The RCMP near Hemmingford, Que., aided Sudanese and Yemeni twice-refugees after they crossed the Canada-US border in fear of the Trump administration. The refugees were arrested by the RCMP, as a matter of law, but they are now allowed to stay in Canada to process their refugee claims (Paul Chiasson/The Canadian Press via CTV News).
I first read Robert Kanigel’s The Man Who Knew Infinity, a biography of Srinivasa Ramanujan, one Halloween on an evening shuttle bus that ploughed through rush-hour traffic between York University, where I did my undergrad, and Glendon College, where I worked as a research assistant and copy-editor. The cultural and intellectual struggles of a man of great promise, who spent the majority of his life as an unknown in a backwater and who died young on the cusp of achievement and fame resonated with the romantic in me. I devoured that book and Ramanujan’s life story, like medicine for my then disappointments, on that bus and then at a bus stop on Bayview along with zombies and vampires, and later still that night as I had passed the 300 page mark in my bed. It was then that I keenly felt that the truth will out, that promises such as Ramanujan’s will go on to be fulfilled, despite the infinitesimal odds of success, as the cosmos willed it. The truth is true because it is true. 1 + 1 = 2.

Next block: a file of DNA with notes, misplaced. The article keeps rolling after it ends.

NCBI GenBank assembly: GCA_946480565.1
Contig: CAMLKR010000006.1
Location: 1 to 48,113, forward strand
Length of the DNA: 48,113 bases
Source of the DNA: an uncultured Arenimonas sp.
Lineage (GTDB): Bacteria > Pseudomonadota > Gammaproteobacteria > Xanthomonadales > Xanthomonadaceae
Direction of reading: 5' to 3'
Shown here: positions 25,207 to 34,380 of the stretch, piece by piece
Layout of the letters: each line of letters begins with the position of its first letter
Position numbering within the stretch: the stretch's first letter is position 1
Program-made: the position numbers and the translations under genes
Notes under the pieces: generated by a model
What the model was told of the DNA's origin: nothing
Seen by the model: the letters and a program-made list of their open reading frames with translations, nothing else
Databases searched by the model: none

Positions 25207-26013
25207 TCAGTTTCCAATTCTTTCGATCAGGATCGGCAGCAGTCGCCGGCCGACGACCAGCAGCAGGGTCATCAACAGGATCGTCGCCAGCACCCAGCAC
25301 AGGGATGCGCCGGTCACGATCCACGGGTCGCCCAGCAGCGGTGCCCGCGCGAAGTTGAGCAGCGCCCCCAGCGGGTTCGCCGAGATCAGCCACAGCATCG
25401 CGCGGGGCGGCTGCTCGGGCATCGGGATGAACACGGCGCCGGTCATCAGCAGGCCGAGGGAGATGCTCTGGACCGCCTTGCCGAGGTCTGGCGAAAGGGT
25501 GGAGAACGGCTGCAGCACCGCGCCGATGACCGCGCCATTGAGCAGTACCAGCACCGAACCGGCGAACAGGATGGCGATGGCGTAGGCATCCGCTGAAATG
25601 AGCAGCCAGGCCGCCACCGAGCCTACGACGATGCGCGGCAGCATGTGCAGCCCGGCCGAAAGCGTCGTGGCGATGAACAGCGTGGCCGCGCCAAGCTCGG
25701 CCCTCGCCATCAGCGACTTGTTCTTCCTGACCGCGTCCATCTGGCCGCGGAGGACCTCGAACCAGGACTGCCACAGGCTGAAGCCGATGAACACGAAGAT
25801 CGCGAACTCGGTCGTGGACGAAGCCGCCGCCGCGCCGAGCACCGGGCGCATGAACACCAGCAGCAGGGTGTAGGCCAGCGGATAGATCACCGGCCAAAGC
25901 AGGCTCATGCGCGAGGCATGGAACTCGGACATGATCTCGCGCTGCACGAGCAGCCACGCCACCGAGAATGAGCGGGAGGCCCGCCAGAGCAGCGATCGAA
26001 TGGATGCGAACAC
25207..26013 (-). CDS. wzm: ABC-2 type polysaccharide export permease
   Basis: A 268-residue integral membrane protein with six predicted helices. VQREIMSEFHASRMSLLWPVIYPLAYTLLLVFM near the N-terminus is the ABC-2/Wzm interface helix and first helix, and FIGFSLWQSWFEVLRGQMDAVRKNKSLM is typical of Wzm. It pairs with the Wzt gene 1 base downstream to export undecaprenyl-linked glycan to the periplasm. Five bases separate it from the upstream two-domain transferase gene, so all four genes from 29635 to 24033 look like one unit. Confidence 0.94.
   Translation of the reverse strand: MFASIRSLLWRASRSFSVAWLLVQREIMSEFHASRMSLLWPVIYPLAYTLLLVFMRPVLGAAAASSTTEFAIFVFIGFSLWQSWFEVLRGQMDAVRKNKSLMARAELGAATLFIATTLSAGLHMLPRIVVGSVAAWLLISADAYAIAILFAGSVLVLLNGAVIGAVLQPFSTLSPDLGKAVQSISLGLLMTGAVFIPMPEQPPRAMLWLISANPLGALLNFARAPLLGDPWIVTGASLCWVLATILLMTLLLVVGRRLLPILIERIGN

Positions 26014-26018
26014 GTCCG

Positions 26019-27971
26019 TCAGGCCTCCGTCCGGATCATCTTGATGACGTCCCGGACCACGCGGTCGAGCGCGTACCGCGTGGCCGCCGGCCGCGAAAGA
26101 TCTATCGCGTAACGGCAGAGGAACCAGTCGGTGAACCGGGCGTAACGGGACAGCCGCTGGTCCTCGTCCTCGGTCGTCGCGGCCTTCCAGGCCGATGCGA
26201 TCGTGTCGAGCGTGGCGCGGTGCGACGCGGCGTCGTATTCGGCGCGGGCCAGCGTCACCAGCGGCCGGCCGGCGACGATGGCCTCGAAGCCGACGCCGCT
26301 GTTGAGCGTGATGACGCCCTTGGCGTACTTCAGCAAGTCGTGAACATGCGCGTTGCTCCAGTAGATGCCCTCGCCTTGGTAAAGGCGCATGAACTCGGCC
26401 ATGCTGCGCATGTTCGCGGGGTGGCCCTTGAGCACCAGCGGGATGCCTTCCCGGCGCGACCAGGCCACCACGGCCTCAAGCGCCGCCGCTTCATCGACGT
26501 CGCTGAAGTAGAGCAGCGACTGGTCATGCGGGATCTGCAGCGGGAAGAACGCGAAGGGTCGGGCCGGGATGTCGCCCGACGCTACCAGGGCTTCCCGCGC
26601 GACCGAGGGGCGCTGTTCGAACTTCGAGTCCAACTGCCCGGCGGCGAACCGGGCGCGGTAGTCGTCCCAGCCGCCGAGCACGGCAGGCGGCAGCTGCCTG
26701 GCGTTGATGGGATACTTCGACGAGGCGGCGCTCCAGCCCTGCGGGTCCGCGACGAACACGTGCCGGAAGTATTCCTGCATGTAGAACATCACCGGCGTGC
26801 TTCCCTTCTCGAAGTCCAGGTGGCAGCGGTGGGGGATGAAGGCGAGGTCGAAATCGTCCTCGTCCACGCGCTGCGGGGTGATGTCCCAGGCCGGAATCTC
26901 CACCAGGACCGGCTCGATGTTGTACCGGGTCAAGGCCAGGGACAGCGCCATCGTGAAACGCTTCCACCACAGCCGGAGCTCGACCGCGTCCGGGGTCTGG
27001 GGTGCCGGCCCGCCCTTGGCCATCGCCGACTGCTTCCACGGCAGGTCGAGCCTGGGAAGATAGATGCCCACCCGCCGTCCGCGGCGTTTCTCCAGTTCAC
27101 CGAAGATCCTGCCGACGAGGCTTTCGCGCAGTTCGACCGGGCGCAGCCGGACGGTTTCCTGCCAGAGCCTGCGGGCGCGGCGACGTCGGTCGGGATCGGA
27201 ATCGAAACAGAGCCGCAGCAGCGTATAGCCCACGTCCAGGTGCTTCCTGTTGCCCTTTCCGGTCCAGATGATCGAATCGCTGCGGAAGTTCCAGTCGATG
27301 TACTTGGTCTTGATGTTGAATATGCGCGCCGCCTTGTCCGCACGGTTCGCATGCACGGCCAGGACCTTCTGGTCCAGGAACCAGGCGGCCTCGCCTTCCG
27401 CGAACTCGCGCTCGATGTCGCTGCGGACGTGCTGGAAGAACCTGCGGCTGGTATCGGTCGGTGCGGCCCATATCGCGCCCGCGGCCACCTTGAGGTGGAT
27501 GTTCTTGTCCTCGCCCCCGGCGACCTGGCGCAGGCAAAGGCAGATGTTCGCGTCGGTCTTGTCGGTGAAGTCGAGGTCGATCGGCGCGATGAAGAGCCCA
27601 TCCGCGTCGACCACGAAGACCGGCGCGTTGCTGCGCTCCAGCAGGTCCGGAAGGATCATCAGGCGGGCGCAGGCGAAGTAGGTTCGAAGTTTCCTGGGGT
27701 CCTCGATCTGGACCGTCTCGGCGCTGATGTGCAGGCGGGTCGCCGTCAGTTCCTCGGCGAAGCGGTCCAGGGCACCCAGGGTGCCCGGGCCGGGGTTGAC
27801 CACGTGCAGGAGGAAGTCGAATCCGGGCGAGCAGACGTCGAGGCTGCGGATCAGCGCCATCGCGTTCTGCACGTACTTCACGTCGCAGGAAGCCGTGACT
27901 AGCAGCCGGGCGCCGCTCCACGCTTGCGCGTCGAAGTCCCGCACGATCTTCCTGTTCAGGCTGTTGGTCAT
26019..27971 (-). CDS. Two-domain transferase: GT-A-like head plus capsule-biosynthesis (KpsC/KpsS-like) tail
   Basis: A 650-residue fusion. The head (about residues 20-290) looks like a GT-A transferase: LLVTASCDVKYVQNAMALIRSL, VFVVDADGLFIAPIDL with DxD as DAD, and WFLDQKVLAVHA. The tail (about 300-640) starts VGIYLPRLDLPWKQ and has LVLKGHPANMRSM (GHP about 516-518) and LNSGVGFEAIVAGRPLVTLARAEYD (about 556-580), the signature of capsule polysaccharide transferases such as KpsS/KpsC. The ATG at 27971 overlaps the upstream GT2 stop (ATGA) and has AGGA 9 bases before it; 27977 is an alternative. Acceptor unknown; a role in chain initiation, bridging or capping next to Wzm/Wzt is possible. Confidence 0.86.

For those unable to summon the energies to read the +400 pages of Kanigel’s biography, the recent biopic of the same name, with Dev Patel and Jeremy Irons, is a pretty good primer.
A little something that I found while researching the 1972 Summit Series back in December 2016, a complaint letter from the Prime Minister Pierre Elliot Trudeau about the exclusion of Bobby Hull, who then played in the WHA.
Source: National Archives of Canada/ Hockey Canada Fonds/ MG28-I263/ e001217383
No personal scandals. No obvious failures of his own. Fearless optimism in the face of constant racism and Republican obstructionism.